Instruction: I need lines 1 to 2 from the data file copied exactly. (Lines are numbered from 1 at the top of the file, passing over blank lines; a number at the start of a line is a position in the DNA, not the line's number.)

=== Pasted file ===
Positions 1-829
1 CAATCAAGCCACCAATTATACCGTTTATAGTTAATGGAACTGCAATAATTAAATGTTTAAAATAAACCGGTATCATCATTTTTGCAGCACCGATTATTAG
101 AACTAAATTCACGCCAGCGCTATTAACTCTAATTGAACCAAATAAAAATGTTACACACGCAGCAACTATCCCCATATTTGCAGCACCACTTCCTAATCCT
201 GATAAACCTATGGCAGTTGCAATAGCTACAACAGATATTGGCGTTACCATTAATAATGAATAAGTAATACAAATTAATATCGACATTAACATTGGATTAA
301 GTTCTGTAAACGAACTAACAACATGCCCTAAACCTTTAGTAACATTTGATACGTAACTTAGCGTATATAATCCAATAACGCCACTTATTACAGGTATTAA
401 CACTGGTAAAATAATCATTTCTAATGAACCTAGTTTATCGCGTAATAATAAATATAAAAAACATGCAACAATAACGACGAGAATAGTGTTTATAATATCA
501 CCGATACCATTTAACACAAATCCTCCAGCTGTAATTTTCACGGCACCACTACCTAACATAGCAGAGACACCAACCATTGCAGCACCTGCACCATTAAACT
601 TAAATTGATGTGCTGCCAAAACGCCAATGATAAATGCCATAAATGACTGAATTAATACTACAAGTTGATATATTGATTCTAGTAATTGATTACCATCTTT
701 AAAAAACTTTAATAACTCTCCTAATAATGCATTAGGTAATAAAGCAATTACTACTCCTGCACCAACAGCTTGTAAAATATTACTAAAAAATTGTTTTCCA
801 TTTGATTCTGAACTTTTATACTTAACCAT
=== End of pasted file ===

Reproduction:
Positions 1-829
1 CAATCAAGCCACCAATTATACCGTTTATAGTTAATGGAACTGCAATAATTAAATGTTTAAAATAAACCGGTATCATCATTTTTGCAGCACCGATTATTAG